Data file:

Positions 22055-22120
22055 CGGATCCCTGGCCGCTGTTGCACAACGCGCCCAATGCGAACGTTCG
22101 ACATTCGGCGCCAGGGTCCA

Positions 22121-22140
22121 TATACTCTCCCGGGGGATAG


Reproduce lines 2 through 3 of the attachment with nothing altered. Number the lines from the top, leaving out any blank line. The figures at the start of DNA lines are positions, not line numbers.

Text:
22055 CGGATCCCTGGCCGCTGTTGCACAACGCGCCCAATGCGAACGTTCG
22101 ACATTCGGCGCCAGGGTCCA